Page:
This year, an estimated 80,470 adults (61,700 men and 18,770 women) in the United States will be diagnosed with bladder cancer. Among men, bladder cancer is the fourth most common cancer. Men are 4 times more likely than women to be diagnosed with the disease. In addition, incidence rates in white men are double those of black men.
Bladder cancer mostly affects older people. Ninety percent (90%) of people with bladder cancer are older than 55, and the average age people are diagnosed with bladder cancer is 73.
It is estimated that 17,670 deaths (12,870 men and 4,800 women) from this disease will occur this year. Among men, bladder cancer is the eighth most common cause of cancer death.
The 5-year survival rate tells you what percent of people live at least 5 years after the cancer is found. Percent means how many out of 100. The general 5-year survival rate for people with bladder cancer is 77%. The overall 10-year survival rate is 70% and the overall 15-year survival rate is 65%.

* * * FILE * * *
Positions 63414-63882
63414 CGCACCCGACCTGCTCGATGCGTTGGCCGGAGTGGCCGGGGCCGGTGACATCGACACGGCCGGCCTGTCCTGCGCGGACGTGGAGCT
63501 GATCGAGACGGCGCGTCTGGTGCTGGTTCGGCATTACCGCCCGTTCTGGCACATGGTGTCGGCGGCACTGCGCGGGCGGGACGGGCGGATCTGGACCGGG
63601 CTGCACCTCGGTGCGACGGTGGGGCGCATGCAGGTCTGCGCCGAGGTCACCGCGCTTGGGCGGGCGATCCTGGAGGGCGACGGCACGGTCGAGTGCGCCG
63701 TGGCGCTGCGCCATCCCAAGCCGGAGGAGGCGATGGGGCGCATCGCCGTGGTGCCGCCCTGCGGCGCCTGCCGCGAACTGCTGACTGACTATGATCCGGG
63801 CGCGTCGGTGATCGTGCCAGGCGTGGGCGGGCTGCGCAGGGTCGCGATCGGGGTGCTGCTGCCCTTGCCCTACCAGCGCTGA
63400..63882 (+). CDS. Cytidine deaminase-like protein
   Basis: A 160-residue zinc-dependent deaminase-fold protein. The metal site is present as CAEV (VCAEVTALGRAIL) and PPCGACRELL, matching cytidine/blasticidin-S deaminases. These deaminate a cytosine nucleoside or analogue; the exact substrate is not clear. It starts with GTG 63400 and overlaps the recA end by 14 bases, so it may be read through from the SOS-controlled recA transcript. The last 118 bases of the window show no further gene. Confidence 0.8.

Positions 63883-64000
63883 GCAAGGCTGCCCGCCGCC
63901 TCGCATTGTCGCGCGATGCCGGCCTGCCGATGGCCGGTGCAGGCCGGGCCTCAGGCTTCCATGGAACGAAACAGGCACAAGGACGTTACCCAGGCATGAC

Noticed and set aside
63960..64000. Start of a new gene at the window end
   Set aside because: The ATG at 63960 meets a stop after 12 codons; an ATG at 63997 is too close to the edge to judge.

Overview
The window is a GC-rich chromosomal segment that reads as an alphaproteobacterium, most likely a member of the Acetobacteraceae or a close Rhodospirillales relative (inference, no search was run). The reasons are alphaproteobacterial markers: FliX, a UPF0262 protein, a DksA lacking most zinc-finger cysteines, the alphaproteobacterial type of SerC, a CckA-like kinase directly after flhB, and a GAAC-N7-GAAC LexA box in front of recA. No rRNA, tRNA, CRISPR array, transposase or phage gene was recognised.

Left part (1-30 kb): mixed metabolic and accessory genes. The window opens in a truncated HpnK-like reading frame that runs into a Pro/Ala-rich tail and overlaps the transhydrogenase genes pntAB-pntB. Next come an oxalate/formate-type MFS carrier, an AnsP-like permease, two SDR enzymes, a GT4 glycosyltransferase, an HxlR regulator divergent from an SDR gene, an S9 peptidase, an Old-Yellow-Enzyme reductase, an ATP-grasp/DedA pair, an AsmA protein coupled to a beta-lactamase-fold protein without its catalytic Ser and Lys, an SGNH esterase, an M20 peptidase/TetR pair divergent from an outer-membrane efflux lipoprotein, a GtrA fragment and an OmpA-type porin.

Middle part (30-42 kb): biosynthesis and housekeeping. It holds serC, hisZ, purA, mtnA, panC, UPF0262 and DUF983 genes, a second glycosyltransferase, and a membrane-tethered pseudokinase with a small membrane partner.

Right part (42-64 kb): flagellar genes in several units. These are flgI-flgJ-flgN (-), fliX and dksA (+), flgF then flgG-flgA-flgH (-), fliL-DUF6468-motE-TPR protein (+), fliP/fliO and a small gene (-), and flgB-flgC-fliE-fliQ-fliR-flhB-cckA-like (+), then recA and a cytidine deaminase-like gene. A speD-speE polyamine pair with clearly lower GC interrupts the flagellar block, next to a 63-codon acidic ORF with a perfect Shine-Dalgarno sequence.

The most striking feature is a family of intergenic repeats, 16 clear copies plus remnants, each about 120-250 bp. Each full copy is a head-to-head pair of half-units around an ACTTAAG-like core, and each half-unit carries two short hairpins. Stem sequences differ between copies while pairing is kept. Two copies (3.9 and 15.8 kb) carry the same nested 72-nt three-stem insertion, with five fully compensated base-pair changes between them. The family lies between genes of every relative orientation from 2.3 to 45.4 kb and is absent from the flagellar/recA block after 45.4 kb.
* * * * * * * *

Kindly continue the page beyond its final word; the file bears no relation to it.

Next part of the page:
However, survival rates depend on many factors, including the type and stage of bladder cancer that is diagnosed. The 5-year survival rate of people with bladder cancer that has not spread beyond the inner layer of the bladder wall is 95%. About half of people are diagnosed with this stage.
If the tumor is invasive but has not yet spread outside the bladder, the 5-year survival rate is 69%. If the cancer extends through the bladder to the surrounding tissue or has spread to nearby lymph nodes or organs, the 5-year survival rate is 35%. If the cancer has spread to distant parts of the body, the 5-year survival rate is 5%. About 4% of people are diagnosed with this stage.
Source of the following information: www.cancer.net